Spoiler: no they didn’t. Egyptian and Aztec pyramids don’t look all that similar, and were used for completely different purposes. Cultures around the world aligned things to the sun because the sun is important. Yes, ideas spread from culture to culture, but they are also discovered independently. It happens today that unconnected people independently come up with similar ideas, it should come as no surprise that this happened in the past too.
Now we’re looking at ancient Peruvian pottery that supposedly depicts ‘Negros and Orientals’. Let’s pause for a brief shudder before continuing. Three, two, one, and we’re done.
And the summing up, similarities between cultures are the result of a common origin of all civilization. Blah blah blah, Caycee, Egypt, Atlantis, rising music, fade out on picture of Pharaoh. Bored now.
So there we go. Basically it’s Ignatius Donnelly’s theory of Atlantis, only Donnelly doesn’t rate a mention. It’s underpinnings are that sort of ultra-diffusionist theory that all culture and civilization comes from a central source; an idea that only works if you examine the similarities between disparate cultures but ignore all the differences. It’s a silly theory that really has only two things behind it. Firstly: it’s tidy, turning the chaos of human history into a neat, branching progression. Secondly: it happens to justify certain aspects of colonialism.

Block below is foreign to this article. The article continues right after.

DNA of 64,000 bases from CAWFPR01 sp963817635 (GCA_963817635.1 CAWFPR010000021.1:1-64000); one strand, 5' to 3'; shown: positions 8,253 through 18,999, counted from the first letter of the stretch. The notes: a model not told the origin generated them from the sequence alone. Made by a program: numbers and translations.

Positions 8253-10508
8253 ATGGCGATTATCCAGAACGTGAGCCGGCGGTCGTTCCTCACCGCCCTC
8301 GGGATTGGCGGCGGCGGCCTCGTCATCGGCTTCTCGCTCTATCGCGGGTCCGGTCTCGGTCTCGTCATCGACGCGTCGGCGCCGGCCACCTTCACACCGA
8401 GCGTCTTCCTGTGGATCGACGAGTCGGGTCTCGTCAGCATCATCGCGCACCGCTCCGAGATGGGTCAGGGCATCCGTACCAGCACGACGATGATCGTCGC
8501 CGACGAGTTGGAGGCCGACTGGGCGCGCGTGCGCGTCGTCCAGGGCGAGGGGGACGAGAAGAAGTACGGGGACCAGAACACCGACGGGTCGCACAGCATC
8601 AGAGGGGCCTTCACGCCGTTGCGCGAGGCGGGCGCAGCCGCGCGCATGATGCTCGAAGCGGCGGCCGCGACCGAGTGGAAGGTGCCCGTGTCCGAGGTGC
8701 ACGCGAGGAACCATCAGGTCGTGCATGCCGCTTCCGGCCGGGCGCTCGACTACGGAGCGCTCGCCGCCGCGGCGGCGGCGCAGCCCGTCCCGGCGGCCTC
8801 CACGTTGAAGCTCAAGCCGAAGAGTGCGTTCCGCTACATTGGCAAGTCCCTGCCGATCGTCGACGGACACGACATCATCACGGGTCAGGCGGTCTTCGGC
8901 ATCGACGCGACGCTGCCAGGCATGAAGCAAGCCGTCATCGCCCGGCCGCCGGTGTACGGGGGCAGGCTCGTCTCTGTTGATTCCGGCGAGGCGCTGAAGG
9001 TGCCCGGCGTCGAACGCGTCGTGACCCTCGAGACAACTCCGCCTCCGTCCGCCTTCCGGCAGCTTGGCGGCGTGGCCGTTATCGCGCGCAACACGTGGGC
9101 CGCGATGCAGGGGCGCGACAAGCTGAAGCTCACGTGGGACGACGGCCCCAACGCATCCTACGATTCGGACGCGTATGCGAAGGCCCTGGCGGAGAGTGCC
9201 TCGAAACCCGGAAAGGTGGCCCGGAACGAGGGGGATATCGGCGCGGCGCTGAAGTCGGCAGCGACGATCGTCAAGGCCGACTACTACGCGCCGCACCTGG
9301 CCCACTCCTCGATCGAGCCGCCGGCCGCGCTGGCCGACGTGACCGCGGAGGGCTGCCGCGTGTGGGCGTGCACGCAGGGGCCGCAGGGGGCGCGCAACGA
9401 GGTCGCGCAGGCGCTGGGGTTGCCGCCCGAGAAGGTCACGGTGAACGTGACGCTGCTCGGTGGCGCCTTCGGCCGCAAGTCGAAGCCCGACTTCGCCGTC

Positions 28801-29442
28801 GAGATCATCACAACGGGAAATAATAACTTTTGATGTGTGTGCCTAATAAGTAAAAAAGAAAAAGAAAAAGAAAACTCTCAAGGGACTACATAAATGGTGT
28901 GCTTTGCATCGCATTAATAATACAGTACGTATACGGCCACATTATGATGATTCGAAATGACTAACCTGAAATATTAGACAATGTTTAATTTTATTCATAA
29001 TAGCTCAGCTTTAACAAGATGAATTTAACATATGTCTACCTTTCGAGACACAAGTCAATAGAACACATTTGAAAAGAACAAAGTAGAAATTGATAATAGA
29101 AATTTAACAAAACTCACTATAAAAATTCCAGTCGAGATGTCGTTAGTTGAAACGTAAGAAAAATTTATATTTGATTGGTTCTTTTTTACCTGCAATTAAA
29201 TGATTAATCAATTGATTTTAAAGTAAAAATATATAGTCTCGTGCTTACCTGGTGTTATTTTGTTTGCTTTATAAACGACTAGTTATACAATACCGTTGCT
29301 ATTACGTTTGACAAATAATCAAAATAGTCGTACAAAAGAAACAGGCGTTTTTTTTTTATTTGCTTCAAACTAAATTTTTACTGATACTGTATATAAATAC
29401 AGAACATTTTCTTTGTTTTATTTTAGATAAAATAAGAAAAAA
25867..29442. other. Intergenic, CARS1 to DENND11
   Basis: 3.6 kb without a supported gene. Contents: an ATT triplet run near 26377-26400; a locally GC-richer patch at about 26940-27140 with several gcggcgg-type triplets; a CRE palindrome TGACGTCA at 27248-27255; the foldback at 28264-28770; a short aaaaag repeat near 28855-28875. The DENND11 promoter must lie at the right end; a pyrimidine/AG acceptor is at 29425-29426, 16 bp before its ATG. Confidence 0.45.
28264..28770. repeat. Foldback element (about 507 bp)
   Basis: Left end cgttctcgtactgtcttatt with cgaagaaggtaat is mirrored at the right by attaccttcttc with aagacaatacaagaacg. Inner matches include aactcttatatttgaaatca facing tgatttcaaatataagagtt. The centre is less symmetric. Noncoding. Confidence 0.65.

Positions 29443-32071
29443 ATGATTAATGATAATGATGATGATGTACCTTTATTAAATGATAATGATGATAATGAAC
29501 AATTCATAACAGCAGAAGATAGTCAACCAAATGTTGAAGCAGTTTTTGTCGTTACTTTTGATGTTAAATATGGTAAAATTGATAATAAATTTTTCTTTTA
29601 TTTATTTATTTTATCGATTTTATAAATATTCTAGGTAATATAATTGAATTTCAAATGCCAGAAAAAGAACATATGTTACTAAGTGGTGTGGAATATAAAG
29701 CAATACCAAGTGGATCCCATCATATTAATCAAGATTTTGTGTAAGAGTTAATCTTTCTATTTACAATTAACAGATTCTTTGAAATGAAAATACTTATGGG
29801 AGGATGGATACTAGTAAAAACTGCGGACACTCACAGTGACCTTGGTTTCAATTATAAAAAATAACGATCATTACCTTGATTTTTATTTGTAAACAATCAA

All in all, not my favourite episode. The constant direction changes are fun up to a point, but it has that ‘no one can figure out how to make shapes by whacking stones together, unless told how by a superior race’ ugliness that takes some of the fun out. Nimoy’s heart doesn’t seem in it, after his enthusiasm last week. The music isn’t at its best, and the stock footage is only sporadically interesting.
A little dry this week.
“The memory of Atlantis is no myth, it is history.”
“Never before have explorers been so close to finding Atlantis.”
Clarity of Argument: 4/10, Stock footage: 5/10, Racism: 7/10, Music: 5/10, Nimoyness: 5/10. Overall” 26/50. Pass.